Local military bands provided the music, and each town’s local heroes and celebrities appeared on stage.
The play was written so that between the acts there were a series of ‘tableaux,’ a peculiar 19th Century motif where the curtain would open on a staged ‘freeze frame’ of history — like a living photograph. Everyone on stage struck a pose in the tableau, and no one moved until the audience quit applauding and the curtain fell.
These dramatic poses ranged in scope from small, humble scenes of mourning showing a few characters gathered around in grief, to epic battle scenes when they crammed as many soldiers on stage as the town could provide — all locked in a single still moment of flags, swords, combat, life and death.
The author of the play was Samuel Muscroft, a man who grew up in Cincinnati but enlisted into the Union Army at Mansfield in 1862.
His experience of the war was as a member of the 102nd Ohio Volunteer Infantry, but for purposes of his drama he had the soldiers of Drummer Boy enlisted as members of the 15th Regiment — another Richland County-based unit — a group who saw action in the Battle of Shiloh.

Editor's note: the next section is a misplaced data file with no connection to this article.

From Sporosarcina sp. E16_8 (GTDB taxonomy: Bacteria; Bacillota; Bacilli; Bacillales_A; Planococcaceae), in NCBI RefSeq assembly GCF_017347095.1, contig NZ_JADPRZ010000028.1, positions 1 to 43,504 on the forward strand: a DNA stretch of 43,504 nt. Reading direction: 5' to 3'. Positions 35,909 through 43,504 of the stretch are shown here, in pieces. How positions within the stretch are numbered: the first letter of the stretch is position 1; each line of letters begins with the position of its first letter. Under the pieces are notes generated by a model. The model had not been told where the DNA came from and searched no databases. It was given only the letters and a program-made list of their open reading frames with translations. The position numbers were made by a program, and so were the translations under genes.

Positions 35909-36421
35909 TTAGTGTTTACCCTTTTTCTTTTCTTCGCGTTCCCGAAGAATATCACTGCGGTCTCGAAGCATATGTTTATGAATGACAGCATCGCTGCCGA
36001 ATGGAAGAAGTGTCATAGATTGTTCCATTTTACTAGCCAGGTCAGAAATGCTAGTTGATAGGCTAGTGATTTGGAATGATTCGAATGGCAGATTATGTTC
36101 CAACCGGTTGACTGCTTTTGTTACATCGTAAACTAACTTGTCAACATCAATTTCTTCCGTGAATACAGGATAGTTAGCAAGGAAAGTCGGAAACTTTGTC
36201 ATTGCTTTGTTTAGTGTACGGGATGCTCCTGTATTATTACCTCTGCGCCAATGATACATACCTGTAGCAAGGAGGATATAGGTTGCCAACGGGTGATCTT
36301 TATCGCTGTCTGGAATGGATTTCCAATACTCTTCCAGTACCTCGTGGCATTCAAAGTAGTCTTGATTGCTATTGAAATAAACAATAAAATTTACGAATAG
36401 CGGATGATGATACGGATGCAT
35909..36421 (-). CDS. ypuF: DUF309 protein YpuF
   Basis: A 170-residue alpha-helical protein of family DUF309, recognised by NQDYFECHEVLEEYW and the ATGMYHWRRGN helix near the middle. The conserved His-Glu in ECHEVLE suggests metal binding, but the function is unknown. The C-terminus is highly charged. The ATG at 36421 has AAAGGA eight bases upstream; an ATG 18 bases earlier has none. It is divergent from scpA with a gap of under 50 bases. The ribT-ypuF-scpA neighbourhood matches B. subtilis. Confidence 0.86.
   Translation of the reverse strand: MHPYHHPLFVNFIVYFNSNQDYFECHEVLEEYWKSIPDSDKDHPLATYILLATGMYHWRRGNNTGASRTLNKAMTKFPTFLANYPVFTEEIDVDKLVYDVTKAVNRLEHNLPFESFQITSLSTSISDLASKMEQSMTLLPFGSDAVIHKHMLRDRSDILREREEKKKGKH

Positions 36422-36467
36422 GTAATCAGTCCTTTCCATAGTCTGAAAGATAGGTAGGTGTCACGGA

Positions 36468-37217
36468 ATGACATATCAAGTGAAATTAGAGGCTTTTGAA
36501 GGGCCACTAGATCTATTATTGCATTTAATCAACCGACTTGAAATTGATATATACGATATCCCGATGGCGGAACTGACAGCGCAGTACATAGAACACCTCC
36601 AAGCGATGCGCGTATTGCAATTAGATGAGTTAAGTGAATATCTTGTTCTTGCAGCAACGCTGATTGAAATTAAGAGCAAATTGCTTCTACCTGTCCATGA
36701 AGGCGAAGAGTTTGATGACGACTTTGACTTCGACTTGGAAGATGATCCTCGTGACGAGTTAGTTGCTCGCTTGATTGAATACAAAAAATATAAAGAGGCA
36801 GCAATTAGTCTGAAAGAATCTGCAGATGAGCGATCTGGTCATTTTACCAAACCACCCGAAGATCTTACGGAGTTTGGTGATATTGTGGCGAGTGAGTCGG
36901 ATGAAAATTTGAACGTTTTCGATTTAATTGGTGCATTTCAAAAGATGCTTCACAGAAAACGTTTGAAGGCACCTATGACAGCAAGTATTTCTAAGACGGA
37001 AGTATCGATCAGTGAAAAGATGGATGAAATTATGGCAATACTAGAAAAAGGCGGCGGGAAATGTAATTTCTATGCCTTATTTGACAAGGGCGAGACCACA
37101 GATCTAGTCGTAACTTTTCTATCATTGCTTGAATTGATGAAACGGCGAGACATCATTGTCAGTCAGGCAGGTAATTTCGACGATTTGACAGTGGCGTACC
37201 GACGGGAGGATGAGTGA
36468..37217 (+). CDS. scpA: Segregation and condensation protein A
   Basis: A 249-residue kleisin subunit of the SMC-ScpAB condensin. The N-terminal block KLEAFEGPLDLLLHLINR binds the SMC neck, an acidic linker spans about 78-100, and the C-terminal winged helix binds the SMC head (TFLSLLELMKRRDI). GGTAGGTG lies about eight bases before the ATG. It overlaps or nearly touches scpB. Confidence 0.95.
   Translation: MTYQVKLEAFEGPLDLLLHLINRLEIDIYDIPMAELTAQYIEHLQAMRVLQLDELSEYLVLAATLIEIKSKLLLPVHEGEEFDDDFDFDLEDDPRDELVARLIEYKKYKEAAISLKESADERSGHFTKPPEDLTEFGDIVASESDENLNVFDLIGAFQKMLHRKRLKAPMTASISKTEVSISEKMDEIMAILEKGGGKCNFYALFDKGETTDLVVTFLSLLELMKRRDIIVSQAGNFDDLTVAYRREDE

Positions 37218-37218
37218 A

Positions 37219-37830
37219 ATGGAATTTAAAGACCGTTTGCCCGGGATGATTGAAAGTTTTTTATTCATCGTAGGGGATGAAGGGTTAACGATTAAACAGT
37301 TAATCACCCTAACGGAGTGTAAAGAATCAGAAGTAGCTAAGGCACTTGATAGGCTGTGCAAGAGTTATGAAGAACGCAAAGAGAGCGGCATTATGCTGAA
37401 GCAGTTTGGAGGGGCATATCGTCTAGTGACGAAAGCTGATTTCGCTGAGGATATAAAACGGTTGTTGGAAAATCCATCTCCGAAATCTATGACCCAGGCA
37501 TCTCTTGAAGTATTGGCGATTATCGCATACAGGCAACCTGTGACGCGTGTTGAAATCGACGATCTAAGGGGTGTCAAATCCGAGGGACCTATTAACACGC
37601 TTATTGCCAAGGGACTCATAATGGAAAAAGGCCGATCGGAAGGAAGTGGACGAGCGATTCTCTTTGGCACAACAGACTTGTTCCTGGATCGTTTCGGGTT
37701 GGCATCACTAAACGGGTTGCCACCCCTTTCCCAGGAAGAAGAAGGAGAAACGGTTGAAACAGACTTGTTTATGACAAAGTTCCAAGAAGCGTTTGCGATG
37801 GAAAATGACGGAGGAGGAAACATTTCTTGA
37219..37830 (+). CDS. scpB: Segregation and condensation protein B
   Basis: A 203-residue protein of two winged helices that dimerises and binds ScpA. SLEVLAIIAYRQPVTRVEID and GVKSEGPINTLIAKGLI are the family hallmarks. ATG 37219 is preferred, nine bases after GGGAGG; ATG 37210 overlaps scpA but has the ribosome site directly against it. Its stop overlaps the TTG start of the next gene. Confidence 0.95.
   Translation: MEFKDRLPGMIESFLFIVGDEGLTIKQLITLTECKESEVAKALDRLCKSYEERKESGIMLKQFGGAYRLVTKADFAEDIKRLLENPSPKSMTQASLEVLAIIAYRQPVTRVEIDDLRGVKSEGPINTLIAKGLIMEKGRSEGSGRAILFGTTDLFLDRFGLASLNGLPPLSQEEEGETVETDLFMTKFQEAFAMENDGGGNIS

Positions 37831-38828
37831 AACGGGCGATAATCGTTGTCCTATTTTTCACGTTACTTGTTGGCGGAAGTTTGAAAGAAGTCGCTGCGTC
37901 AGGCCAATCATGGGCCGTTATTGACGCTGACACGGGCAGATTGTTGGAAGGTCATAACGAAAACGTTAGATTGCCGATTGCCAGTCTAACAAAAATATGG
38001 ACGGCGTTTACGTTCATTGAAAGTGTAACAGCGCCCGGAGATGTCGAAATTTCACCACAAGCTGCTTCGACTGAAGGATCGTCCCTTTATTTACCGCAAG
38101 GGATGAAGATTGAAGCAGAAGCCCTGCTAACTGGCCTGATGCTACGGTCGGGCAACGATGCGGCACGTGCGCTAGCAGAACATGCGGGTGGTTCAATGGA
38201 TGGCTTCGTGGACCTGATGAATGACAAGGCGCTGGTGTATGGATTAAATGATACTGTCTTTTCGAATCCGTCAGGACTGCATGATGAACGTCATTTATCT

His play was actually titled, The Drummer Boy, or The Spy of Shiloh.
The plot follows some local farm boys through the war.
Act 1 takes place in their mother’s dining room; Act 2 has comic military drills as well as danger and suspense; Act 3 shows death on the battlefield, with noble soliloquies; Act 4 takes place in a Southern prisoner-of-war camp with the moving death of the little Drummer Boy, followed by stirring rescue with patriotic singing; and Act 5 is back at the farm with a sad song about The Vacant Chair and then a Grand March and lots of flag waving.
Along with heavy emotions are interspersed small bits of comedy designed to lighten the load by inserting little jokes using local names of people and landmarks the audience would recognize into the script. That made the experience very personal whether it was staged in San Francisco California, Peoria Illinois, or Mt Vernon Ohio.
Naturally all of the American audiences (from Northern states) who watched the play were quite moved by it. So perhaps the most honest and objective review of it can be found in the reports of an Englishman who happened to catch a performance in Easthampton, Massachusetts in 1887. From Bits About America by John Strathesk: